Ready, aim, fire

Photos: West Houston coworking space 50 percent leased ahead of early 2019 opening

The Cannon's 120,000-square-foot space is on track to open March 1. Courtesy of The Cannon

Everything's bigger in Texas, and Houston will soon have a coworking space to reflect that. The Cannon is on track to open its West Houston 120,000-square-foot, 32-acre coworking and entrepreneurship campus by March 1.

"We're going to have, as far as I know, the biggest coworking space in the world," says Lawson Gow, founder and CEO of The Cannon. "It's a really Houston-sized solution to the problem of the challenge we set out to face."

The construction broke ground in April, and Gow — son of David Gow, owner of InnovationMap's parent company Gow Media — says they haven't seen any real delays so far. The new space will have 11 meeting rooms, sound-proof phone booths, 24-hour access, health and wellness room, courtyard, movie theater, a gameroom, and more to offer its coworkers.

Currently, The Cannon's coworkers are functioning out of a 20,000-square-foot space at 1336 Brittmoore Road, also known as the waiting room, which is adjacent to the construction.

The Cannon has 50 percent of the new space already leased — and Gow says about 75 percent of the pre-leased companies are already companies working out of The Cannon. Gow says he's just started doing some promotion around leasing — hard hat happy hours and tours — but he's not too worried about being 100 percent leased. He just wants to make sure there are enough companies in there by opening day.

"We've painstakingly created the culture of the community in The Cannon in the space we're in now, and we have to do that all over again," Gow says. "We want to have the hustle and bustle in the space, and you can't do that if it's empty."

Two Houston-based companies are responsible for the project; Burton Construction is the general contractor and Abel Design Group is the architect.

A few years ago, Gow says he recognized a need in Houston — and The Cannon was his solution.

"The problem that we're addressing — every startup is addressing a problem — is Houston has really struggled to develop vibrant startup communities," Gow says. "Entrepreneurs and talent will leave to go to Austin and beyond, and so the mission was to create a place and an infrastructure and a density of resources to prevent them from having to do that and keep our entrepreneurs here."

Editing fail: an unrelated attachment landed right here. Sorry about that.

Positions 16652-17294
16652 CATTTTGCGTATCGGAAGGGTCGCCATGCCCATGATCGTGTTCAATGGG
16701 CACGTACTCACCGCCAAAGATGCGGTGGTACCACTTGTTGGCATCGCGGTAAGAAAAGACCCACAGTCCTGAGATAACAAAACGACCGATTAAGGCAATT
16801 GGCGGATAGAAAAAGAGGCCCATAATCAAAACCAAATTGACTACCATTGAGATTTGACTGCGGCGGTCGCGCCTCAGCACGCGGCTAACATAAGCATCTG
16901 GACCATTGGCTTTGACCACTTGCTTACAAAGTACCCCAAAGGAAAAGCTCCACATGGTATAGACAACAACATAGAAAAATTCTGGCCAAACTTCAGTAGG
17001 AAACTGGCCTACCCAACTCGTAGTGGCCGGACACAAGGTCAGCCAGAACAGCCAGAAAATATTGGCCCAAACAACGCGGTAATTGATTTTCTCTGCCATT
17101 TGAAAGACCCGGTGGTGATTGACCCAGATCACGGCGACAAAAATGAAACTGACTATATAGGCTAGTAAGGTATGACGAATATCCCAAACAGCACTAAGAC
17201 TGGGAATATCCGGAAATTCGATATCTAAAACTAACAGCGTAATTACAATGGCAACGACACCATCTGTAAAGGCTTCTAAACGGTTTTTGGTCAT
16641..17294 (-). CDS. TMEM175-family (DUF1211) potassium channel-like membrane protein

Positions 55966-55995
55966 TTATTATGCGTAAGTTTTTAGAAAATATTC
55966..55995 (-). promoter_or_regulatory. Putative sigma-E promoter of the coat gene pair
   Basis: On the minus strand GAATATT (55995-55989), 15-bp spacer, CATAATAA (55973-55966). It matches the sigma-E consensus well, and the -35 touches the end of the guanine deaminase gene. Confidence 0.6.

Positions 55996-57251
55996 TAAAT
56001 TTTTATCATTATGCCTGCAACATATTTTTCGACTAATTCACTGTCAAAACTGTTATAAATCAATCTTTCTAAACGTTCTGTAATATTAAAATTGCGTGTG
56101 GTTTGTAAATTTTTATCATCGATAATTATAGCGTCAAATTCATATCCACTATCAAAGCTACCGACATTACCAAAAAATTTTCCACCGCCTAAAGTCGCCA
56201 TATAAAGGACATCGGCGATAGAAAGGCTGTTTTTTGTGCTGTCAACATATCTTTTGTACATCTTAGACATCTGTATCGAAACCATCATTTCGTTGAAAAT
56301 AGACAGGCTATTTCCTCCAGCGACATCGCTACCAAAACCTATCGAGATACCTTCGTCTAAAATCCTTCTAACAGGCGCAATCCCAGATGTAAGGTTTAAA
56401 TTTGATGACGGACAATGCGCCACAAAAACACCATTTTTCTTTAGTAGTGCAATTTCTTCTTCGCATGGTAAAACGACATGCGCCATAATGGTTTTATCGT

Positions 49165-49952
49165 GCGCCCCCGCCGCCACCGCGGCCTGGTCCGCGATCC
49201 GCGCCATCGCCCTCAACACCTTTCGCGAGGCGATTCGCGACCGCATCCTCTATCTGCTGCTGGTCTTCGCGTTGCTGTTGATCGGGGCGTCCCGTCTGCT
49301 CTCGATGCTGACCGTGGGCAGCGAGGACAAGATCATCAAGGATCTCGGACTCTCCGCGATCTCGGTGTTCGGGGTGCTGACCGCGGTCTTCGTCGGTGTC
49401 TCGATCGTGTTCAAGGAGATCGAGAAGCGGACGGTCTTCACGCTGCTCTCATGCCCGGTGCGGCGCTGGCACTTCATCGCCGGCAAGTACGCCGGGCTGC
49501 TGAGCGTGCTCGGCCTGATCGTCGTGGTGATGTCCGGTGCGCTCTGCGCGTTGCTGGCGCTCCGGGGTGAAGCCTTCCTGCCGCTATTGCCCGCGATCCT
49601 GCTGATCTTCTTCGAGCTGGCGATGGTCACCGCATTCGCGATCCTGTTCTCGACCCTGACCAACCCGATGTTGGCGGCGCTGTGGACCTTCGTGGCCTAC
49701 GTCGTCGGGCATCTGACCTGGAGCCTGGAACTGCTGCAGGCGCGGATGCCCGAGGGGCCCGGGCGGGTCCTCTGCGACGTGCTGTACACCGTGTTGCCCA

Large and in charge

Courtesy of The Cannon

The new Cannon facility will be the largest coworking space in Houston, says Lawson Gow, founder and CEO of The Cannon.

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Building Houston

 
 

Business and government leaders in the Houston area hope the region can become a hub for CCS activity. Photo via Getty Images

Three big businesses — Air Liquide, BASF, and Shell — have added their firepower to the effort to promote large-scale carbon capture and storage for the Houston area’s industrial ecosystem.

These companies join 11 others that in 2021 threw their support behind the initiative. Participants are evaluating how to use safe carbon capture and storage (CCS) technology at Houston-area facilities that provide energy, power generation, and advanced manufacturing for plastics, motor fuels, and packaging.

Other companies backing the CCS project are Calpine, Chevron, Dow, ExxonMobil, INEOS, Linde, LyondellBasell, Marathon Petroleum, NRG Energy, Phillips 66, and Valero.

Business and government leaders in the Houston area hope the region can become a hub for CCS activity.

“Large-scale carbon capture and storage in the Houston region will be a cornerstone for the world’s energy transition, and these companies’ efforts are crucial toward advancing CCS development to achieve broad scale commercial impact,” Charles McConnell, director of University of Houston’s Center for Carbon Management in Energy, says in a news release.

McConnell and others say CCS could help Houston and the rest of the U.S. net-zero goals while generating new jobs and protecting current jobs.

CCS involves capturing carbon dioxide from industrial activities that would otherwise be released into the atmosphere and then injecting it into deep underground geologic formations for secure and permanent storage. Carbon dioxide from industrial users in the Houston area could be stored in nearby onshore and offshore storage sites.

An analysis of U.S Department of Energy estimates shows the storage capacity along the Gulf Coast is large enough to store about 500 billion metric tons of carbon dioxide, which is equivalent to more than 130 years’ worth of industrial and power generation emissions in the United States, based on 2018 data.

“Carbon capture and storage is not a single technology, but rather a series of technologies and scientific breakthroughs that work in concert to achieve a profound outcome, one that will play a significant role in the future of energy and our planet,” says Gretchen Watkins, U.S. president of Shell. “In that spirit, it’s fitting this consortium combines CCS blueprints and ambitions to crystalize Houston’s reputation as the energy capital of the world while contributing to local and U.S. plans to help achieve net-zero emissions.”

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